Open source versus license versus custom software

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The debate about open source software versus licensed software is so old that I don’t think I can bring something new and relevant to that. It has been said almost anything that could be said and both side has it’s “fanatics” that are sure that their way is the best way to do.

The open source software is a computer software that is available in compiled form (when necessary) and in source code form, some copyrights reserved for the creators of the code are provided under a software licence that permits users to study, change, improve and sometimes to distribute the software. Some open source licence are gathered under the Open Source Definition and others are available within the public domain.

All the rights to a software code is reserved to their creators, that rights are changed when the owner gives them up (open source code) or sell the code (based on a legal contract to create custom software or just to buy an already existing piece of software). A licence is a legal instrument governing the usage or redistribution of the software, a typical licence grants an end-user permission to use one or more copies of the software in ways where such a use would otherwise constitute copyright infringements.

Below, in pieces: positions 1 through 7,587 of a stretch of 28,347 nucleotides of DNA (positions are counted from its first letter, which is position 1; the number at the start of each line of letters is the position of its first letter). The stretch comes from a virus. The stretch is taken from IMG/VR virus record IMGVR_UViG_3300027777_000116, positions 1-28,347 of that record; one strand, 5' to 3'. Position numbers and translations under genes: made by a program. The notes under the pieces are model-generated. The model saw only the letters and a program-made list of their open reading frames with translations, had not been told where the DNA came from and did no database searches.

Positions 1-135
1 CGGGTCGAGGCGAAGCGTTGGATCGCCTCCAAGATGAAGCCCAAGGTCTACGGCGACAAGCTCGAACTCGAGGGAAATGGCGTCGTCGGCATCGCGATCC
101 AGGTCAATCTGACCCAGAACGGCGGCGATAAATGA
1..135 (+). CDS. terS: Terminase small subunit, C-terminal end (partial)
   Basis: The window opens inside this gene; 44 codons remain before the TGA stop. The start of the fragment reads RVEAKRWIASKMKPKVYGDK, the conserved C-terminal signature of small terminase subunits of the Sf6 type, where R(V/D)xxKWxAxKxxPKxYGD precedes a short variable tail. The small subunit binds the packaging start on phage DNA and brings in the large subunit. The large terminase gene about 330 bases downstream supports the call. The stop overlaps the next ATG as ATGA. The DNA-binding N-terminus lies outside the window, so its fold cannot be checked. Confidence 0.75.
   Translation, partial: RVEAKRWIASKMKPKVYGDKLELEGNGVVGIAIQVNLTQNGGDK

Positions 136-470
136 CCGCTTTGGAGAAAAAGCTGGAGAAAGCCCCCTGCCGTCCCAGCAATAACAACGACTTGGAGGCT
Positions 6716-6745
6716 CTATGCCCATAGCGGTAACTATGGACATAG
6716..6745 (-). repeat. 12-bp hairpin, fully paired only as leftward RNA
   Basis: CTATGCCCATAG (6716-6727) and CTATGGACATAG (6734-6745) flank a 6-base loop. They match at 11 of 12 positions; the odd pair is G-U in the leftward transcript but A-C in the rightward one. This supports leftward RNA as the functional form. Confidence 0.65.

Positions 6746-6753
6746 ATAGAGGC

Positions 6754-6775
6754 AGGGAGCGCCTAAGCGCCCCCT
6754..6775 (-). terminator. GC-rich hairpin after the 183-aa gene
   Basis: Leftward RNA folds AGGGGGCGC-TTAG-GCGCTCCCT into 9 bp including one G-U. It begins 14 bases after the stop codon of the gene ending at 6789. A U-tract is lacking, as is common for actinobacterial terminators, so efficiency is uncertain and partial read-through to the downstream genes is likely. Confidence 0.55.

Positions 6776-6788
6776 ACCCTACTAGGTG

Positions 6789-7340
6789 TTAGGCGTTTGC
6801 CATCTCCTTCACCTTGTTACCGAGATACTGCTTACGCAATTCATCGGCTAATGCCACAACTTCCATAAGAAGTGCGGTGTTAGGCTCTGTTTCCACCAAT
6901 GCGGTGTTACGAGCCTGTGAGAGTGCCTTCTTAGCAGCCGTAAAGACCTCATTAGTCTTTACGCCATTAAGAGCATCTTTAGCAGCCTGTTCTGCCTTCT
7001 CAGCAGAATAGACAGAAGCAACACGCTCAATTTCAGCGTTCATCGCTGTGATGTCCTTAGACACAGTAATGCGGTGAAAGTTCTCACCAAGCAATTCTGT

As a software engineer, a webdesigner and an end-user I had to deal with open source and licensed software as well. Usually I rely a lot on the open source software (Linux distributions, Open Office and others, including several tools to get work done), but there are moments when I pay gladly for the licences (I still need a copy of Windows to test stuff, there also are a lot of software that deserve their money several times over).

From my personal point of view, the best part of these two distinct ways to deal with the software code is that you can start a project from scratch (and get your money when delivering to the customer), but also you always can get the open sources and start customizing them to fit the requirements (it’s faster, but you are selling a service, not the code itselft and there are not so many financial benefits from that in a single project). Either way, the client gets what she/he wants and everybody is happy (or they try to be). That’s why I say that the licence software as we know it is slowly dying, nobody will be interested to buy something that does not have attached a period of support and maintenance or even improvements (as a clause in the development contract). This might stop the opposition to the open source software as they (the open source and the licence software) will emerge into services, not just some delivered code.

The article is here and here.